By Shari Spivack
Manasquan, NJ –-(Ammoland.com)- New Year’s is just behind us so it’s traditionally a time to be thinking about what to resolve to do better this coming year.
Keeping fit usually tops the list of promises we make to ourselves at the start of each new year, but it is also one of the most difficult resolutions to keep up with.
A workout designed around exercises that would benefit one of your favorite hobbies might inspire more commitment. What if each repetition in the gym (or basement) added some extra punch to your overall fitness when engaging in firearms sport or training?
Building a strong core is always an important foundation with any extended use of specific muscles groups as well as for endurance and balance. Basic floor exercises including crunches, scissor kicks and other exercises that strengthen the abdominal muscles are going to be the foundation for everything else you do in your workouts. A fatigued body will rely on a strong core to ground it. But there are some exercises that pay specific attention to strengthening muscles that will be used when holding firearms out at arms’ length for long periods of time.
When I started taking more advanced shooting classes I started to think about how I could use my daily workouts to target the muscles used to sustain the long periods holding and maneuvering my firearms. I was already working with a personal trainer, Fabian Thorne at Built 2 Last Fitness (www.built-2-last.org), so we discussed how to include exercises in my training sessions to target the specific muscles used in shooting.
There are obviously many strength building exercises but here are three easy ones you can add as part of a regular program and that can offer results to reduce strain on tired muscles.
Hold both arms out straight to your sides and rotate them clockwise in small tight circles for 100 repetitions. Then do the same in counterclockwise motion. This will build strength in the muscles used when holding arms outstretched for great periods of time. Add hand weights as you increase your endurance.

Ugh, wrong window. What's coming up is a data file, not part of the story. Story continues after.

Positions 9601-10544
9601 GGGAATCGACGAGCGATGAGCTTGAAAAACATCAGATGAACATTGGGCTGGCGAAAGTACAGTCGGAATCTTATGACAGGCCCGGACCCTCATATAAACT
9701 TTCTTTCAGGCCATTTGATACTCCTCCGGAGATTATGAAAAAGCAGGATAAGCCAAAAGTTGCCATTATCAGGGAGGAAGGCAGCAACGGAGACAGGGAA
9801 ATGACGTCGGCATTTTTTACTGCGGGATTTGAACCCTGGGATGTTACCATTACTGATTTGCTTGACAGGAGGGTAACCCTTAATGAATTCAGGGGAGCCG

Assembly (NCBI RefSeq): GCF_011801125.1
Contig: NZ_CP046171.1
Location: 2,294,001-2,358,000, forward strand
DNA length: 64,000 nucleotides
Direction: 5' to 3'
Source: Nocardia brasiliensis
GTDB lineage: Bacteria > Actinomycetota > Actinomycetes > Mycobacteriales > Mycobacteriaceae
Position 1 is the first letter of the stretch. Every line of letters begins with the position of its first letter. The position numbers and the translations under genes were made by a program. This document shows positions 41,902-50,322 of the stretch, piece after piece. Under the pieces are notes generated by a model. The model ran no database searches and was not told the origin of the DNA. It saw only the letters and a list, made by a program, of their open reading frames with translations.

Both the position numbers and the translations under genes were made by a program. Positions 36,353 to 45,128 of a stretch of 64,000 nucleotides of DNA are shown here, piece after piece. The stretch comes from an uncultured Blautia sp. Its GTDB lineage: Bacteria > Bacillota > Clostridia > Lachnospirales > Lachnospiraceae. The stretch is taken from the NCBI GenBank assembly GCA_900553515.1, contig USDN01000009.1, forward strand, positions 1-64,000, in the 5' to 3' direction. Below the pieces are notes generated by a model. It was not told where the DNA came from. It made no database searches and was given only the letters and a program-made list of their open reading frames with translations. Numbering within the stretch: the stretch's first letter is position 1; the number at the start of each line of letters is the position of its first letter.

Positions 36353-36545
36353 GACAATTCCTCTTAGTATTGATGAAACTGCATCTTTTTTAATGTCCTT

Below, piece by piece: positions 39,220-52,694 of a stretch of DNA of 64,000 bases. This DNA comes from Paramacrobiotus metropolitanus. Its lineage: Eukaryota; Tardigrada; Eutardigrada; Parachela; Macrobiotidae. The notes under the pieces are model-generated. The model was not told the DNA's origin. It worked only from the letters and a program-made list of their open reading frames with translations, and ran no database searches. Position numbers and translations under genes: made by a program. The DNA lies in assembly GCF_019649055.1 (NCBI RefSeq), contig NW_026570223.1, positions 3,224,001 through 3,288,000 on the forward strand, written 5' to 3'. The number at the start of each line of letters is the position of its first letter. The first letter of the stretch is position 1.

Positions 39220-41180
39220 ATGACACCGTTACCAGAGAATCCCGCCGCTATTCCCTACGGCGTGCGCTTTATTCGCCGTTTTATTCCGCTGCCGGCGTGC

In the next exercise, sit down and take a five pound dumbbell in one hand (or whatever weight is appropriate for you fitness level). Rest your wrist on the edge of your knee and move your hand up and down at the wrist. This movement will build strength in the wrists which help hold heavy objects in outstretched arms, where disproportionate weight is being held in one hand.
Balance is also as important as muscle strength when incorporating movement into training exercises. To improve balance, try alternate side forward leg lunges while holding five or ten pound dumbbells. Begin with eight repetitions on each leg. When returning to the center standing position after each forward lunge, include an arm curl and when doing lunges in the reverse direction include an arm raise as you return the leg to the center standing position. Repeating lunges several times on each leg improves balance and strength.
Generally, it can be helpful to train under the conditions you will find your mind and body subjected to in a particular situation. For example, law enforcement officers will train with firearms simulators to imitate situations where the mind will have to make a split second decision as to a threat and then take action. Training courses that teach shooting on the move and under stress are good ways to test how an individual will respond in an unusually difficult situation.
However, the best way to prepare physically is to be in the best shape possible. A regular exercise program to strengthen the core muscles, with special attention to the muscles used in shooting (as in the exercises listed above) may provide an advantage in combating muscle fatigue; for example, from holding a gun in an outstretched arm for a long period of time – possibly even hours as in police crisis situations.
If you enjoy your workouts as much as I do, then the added knowledge that the exercises you are performing may also benefit your shooting skills could give you that extra incentive to keep up the program this New Year.
(For more information on personalized sports targeted fitness programs contact Fabian www.built-2-last.org)
About Shari Spivack;
I am a wife, mother and firearms instructor who has my own passion for shooting, teaching and continuing to educate myself with all types of firearms in a safe and responsible manner. It is always my pleasure to talk to other women gun owners – please feel free to email me at [email protected]